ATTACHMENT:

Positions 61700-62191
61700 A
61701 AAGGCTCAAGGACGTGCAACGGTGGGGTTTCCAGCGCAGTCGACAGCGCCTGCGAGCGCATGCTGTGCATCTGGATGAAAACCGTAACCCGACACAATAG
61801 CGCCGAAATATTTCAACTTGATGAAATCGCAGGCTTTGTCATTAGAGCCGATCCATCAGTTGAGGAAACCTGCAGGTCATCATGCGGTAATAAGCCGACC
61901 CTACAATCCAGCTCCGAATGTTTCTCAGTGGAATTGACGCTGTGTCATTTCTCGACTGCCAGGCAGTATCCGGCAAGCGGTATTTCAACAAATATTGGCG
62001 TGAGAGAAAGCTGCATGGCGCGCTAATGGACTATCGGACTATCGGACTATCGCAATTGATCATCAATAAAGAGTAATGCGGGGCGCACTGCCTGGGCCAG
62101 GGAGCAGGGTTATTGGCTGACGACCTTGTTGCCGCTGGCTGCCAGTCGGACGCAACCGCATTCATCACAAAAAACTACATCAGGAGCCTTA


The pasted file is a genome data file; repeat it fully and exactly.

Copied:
Positions 61700-62191
61700 A
61701 AAGGCTCAAGGACGTGCAACGGTGGGGTTTCCAGCGCAGTCGACAGCGCCTGCGAGCGCATGCTGTGCATCTGGATGAAAACCGTAACCCGACACAATAG
61801 CGCCGAAATATTTCAACTTGATGAAATCGCAGGCTTTGTCATTAGAGCCGATCCATCAGTTGAGGAAACCTGCAGGTCATCATGCGGTAATAAGCCGACC
61901 CTACAATCCAGCTCCGAATGTTTCTCAGTGGAATTGACGCTGTGTCATTTCTCGACTGCCAGGCAGTATCCGGCAAGCGGTATTTCAACAAATATTGGCG
62001 TGAGAGAAAGCTGCATGGCGCGCTAATGGACTATCGGACTATCGGACTATCGCAATTGATCATCAATAAAGAGTAATGCGGGGCGCACTGCCTGGGCCAG
62101 GGAGCAGGGTTATTGGCTGACGACCTTGTTGCCGCTGGCTGCCAGTCGGACGCAACCGCATTCATCACAAAAAACTACATCAGGAGCCTTA